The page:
That prized possession is ‘Lutine Bell’  — it's almost luminescent, its gilded coat shining brightly against the contrasting beautifully carved dark wood structure around it.  It was rung when Twin towers collapsed and again recently when Lloyd’s marked the closure of its London underwriting room by ringing the Lutine Bell. The market announced earlier this week that it would shut its underwriting room at 4pm on 19 March in response to the coronavirus crisis.   Closed in a post on LinkedIn, Lloyd’s wrote: “Our market remains open !

Now comes the news that Insurance and reinsurance marketplace Lloyd’s of London’s announcement that it plans to reopen its London headquarters and underwriting room on September 1, with new safety measures in place.  The Lloyd’s underwriting floor at 1 Lime Street has been closed since March 19 due to the ongoing COVID-19 crisis in the UK. But with lockdown restrictions set to be significantly eased next month and many non-essential businesses reopening, Lloyd’s is now looking to resume operations at its headquarters. However, it noted that the September 1 date remains subject to government approval and the continued easing of lockdown measures.

If given the green light, the plans would see Lloyd’s reduce the capacity of the underwriting room to 45% in order to adhere to social distancing guidelines, and install clear screens on underwriting boxes. Opening hours are also being reviewed, and other measures under consideration include new deep cleaning practices, one-way and queuing systems, and temperature-check thermal cameras. In addition, Lloyd’s is working with the market to determine a class of business rota system to help manage capacity in the underwriting room. And in parallel with these changes, plans to improve digital connectivity have been accelerated with a virtual room to enable brokers and underwriters to connect online in a similar way to the physical location. A number of digital platforms are currently being tested with an eye to launching the virtual room on September 1.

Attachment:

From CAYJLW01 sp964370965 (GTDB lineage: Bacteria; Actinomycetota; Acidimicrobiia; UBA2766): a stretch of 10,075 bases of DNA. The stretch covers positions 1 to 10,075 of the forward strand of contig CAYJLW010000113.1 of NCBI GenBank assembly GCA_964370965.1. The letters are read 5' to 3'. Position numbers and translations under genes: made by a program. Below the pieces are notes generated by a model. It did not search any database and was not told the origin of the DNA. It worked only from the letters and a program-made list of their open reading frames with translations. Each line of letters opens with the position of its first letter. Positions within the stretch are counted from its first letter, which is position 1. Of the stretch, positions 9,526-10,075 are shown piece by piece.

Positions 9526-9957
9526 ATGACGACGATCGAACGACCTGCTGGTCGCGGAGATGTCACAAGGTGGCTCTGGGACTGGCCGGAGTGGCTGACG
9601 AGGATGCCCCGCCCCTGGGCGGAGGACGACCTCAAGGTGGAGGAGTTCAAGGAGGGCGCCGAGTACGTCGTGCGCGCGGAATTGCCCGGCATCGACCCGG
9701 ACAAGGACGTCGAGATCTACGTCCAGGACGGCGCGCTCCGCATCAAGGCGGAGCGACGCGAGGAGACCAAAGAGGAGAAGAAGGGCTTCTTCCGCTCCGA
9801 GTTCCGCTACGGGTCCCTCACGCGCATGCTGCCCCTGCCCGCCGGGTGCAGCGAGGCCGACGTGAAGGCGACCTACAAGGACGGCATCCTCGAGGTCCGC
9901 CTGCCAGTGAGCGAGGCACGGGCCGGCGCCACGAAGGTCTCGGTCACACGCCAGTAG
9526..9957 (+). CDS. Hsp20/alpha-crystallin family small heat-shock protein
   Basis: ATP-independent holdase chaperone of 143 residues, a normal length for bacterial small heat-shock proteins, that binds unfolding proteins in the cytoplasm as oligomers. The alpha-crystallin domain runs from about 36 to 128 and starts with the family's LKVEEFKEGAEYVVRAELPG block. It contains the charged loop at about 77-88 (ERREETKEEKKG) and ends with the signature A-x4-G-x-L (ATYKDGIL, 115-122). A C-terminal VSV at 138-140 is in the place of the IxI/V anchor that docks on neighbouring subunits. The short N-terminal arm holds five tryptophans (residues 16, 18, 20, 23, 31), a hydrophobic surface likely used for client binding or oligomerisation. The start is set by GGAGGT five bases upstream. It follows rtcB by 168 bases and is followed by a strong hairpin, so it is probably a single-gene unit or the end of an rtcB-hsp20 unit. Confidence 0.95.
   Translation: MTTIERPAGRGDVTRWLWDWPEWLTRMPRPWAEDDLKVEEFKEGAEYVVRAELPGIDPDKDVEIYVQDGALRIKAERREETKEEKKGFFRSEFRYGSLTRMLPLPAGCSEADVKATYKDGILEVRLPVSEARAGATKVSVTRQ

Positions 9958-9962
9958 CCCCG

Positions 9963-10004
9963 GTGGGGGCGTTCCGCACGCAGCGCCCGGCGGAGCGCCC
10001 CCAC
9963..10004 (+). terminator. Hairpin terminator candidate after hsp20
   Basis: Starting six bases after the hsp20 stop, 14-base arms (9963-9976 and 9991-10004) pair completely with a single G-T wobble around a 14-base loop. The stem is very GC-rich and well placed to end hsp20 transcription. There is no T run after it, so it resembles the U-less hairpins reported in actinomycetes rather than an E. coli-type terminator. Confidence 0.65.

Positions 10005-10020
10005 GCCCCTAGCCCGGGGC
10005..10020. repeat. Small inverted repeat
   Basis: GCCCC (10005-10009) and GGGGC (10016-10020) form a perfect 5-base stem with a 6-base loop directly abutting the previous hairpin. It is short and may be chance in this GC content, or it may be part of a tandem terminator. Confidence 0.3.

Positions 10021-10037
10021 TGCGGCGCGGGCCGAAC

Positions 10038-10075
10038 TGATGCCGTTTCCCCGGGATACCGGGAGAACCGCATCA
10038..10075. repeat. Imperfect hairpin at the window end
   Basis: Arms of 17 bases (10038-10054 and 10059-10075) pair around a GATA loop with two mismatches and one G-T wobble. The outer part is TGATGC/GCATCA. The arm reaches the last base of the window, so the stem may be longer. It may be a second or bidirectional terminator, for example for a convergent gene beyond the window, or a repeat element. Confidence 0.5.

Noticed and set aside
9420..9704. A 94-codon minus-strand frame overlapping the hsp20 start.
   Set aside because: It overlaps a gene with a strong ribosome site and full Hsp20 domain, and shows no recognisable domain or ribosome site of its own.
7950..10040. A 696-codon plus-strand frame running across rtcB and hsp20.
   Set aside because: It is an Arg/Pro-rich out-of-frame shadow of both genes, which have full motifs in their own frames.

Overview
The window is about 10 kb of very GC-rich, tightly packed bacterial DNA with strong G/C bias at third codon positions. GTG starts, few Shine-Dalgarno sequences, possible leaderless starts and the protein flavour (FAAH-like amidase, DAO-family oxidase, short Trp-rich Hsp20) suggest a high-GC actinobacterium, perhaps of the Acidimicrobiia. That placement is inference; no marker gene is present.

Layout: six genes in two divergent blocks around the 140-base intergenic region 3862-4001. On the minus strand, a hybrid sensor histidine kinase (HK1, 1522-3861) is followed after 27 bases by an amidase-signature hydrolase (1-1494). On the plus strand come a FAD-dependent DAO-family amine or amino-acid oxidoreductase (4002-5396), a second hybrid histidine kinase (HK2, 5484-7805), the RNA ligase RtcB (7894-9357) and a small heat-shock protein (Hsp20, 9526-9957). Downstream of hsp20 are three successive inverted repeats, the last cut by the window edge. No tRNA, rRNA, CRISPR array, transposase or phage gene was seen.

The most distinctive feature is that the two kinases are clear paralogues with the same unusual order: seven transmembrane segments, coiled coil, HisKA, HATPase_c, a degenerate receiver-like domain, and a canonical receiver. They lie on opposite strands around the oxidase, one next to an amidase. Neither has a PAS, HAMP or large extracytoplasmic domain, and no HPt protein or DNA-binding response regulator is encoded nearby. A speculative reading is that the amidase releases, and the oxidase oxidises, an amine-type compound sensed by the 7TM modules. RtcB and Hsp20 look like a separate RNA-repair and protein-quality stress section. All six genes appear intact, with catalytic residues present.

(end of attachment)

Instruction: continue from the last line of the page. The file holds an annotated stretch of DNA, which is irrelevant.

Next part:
To support this, a help desk will be set up at Lloyd’s to assist market participants in training and troubleshooting, and digital booths will be installed to allow for confidential virtual meetings.

The World is changing, Lloyds has weathered many a storms and perhaps would place good plans for itself before undertaking to cover business casualties of which Covid 19 cover might feature more prominently.

With regards – S. Sampathkumar